Improving asthma control, one school at a time

Asthma is a big problem: it affects almost 10% of children in the United States and costs $56 billion a year in direct and indirect costs. Every day, 36,000 children miss school because of asthma, and children with asthma have more school absences and worse performance on standardized testing. Approximately 185 children die every year from asthma, and these deaths are most often preventable. Minority and inner city children with asthma are more likely than non-minority, non-inner city children to have poorly controlled asthma, emergency department visits, hospitalizations, and death.

Fig. 1. Components and timeline of the Step-Up Asthma Program. Students were screened for asthma in the early fall, were enrolled into the Step-Up Asthma Program in October-November, and completed program activities through the winter/spring. Students who continued into the second year of the program repeated all program activities except for the didactic asthma education (Kickin’ Asthma or Open Airways).

School-centered asthma programs have been embraced by the American Academy of Allergy, Asthma, and Immunology and the National Association of School Nurses with the creation of School-based Asthma Management Program (SAMPRO™). In conjunction with the Denver Public Schools, we performed a needs assessment to see how we could partner with schools to assist children with asthma by creating asthma friendly schools, improving asthma control, and decreasing asthma morbidity. We then formed the Step-Up Asthma Program, a school-centered asthma program that creates a circle of support for inner city and underserved children with asthma, especially uncontrolled asthma. Schools were selected for participation based on percentages of students receiving free and reduced lunch in order to target an underserved population. The Step-Up Asthma Program uses bilingual asthma counselors to identify children with asthma, assess their level of severity, provide asthma education, monitor asthma control, and communicate with school nurses, primary care providers, and asthma specialists (Fig. 1).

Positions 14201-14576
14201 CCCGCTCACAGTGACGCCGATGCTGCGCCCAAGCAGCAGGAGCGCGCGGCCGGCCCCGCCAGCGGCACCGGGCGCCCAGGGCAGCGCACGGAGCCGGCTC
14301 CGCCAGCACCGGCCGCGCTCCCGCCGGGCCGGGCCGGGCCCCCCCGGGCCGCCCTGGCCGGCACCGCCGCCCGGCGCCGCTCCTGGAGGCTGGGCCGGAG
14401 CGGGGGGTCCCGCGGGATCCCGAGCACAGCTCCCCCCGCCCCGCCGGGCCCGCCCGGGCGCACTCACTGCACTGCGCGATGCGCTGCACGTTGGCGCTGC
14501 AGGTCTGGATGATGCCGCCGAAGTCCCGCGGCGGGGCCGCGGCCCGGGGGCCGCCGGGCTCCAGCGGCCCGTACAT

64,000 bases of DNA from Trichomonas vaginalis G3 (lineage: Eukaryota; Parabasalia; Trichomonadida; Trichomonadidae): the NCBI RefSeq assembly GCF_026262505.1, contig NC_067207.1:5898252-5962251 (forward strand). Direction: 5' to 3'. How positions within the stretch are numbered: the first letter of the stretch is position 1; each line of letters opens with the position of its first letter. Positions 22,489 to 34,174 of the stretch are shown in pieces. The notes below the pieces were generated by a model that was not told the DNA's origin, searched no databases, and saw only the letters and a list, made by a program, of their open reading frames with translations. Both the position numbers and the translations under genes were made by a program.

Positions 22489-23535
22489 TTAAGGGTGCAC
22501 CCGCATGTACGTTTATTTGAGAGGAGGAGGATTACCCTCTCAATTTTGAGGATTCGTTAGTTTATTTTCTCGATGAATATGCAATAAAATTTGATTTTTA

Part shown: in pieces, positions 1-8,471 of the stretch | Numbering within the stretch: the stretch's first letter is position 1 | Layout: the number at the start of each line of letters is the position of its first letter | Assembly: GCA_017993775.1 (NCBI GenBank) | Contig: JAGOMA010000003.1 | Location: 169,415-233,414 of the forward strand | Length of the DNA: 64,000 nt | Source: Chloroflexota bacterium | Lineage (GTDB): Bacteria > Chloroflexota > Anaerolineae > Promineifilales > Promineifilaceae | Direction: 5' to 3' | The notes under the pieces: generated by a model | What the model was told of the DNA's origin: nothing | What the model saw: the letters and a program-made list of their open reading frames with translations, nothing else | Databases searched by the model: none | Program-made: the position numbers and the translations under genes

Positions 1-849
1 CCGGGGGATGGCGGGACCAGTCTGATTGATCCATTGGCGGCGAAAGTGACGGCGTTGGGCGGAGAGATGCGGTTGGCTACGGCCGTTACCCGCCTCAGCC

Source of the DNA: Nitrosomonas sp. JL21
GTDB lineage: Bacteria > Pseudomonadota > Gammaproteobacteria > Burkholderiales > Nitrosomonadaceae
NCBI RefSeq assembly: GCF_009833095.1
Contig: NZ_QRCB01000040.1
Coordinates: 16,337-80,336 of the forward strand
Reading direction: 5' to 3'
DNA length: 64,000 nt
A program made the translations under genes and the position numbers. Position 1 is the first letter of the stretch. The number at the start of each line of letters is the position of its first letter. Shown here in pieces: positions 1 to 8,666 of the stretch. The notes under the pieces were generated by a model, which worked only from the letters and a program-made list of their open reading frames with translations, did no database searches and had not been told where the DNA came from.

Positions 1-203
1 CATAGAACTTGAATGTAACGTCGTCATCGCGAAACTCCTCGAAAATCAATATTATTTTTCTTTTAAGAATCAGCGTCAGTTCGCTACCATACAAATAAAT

Asthma prevalence was 12.4%. The Step-Up Asthma Program significantly reduced asthma exacerbations, included courses of oral steroids, emergency department visits, hospitalizations, and missed days of school for asthma. In addition to reducing asthma morbidity, students had improvements in scores testing knowledge about asthma and their inhaler technique (thereby delivering medication more effectively). The Step-Up Asthma Program additionally provided asthma education for school nurses and created universal school asthma action plans to streamline care.

Fig. 2. Geometric Means of Asthma Exacerbations (steroid bursts, urgent care/emergency department visits, school days missed) in the Step-Up Asthma Program: baseline, year 1 follow-up and year 2 follow-up. Geometric means (y-axis) correspond to estimates from generalized estimating equations model. Estimates correspond to African American boys on Medicaid with an average Health Risk Assessment score of 3. 95% Confidence intervals at baseline/year 1 follow-up/year 2 follow-up are as follows: steroid bursts 0.12-0.5/0.05-0.22/0.02-0.18; urgent care visits 0.20-1.11/0.09-0.43/0.03-0.42; school days missed 0.83-1.95/0.53-1.28/0.54-1.28. Percent changes from baseline to year 1 and baseline to year 2 were significant for steroid bursts, urgent care visits, and missed school days.

In addition to reducing asthma morbidity, the Step-Up Asthma Program has been sustainable in the Denver Public Schools with continued support from the Colorado Department of Public Health and Environment. The Step-Up Asthma Program has been in existence for 10 years, and we have been asked to expand to additional schools in the Denver Public School System as well as other school districts in Colorado. We are developing teaching materials in order to make this program available to school systems who also want to support their students with asthma.

Deborah R. Liptzin and Stanley J. Szefler
Department of Pediatrics and Breathing Institute,
University of Colorado School of Medicine and Children’s Hospital Colorado,
Aurora, Colorado, USA



Developing, Implementing, and Evaluating a School-Centered Asthma Program: Step-Up Asthma Program.
Liptzin DR, Gleason MC, Cicutto LC, Cleveland CL, Shocks DJ, White MK, Faino AV, Szefler SJ
J Allergy Clin Immunol Pract. 2016 Sep-Oct


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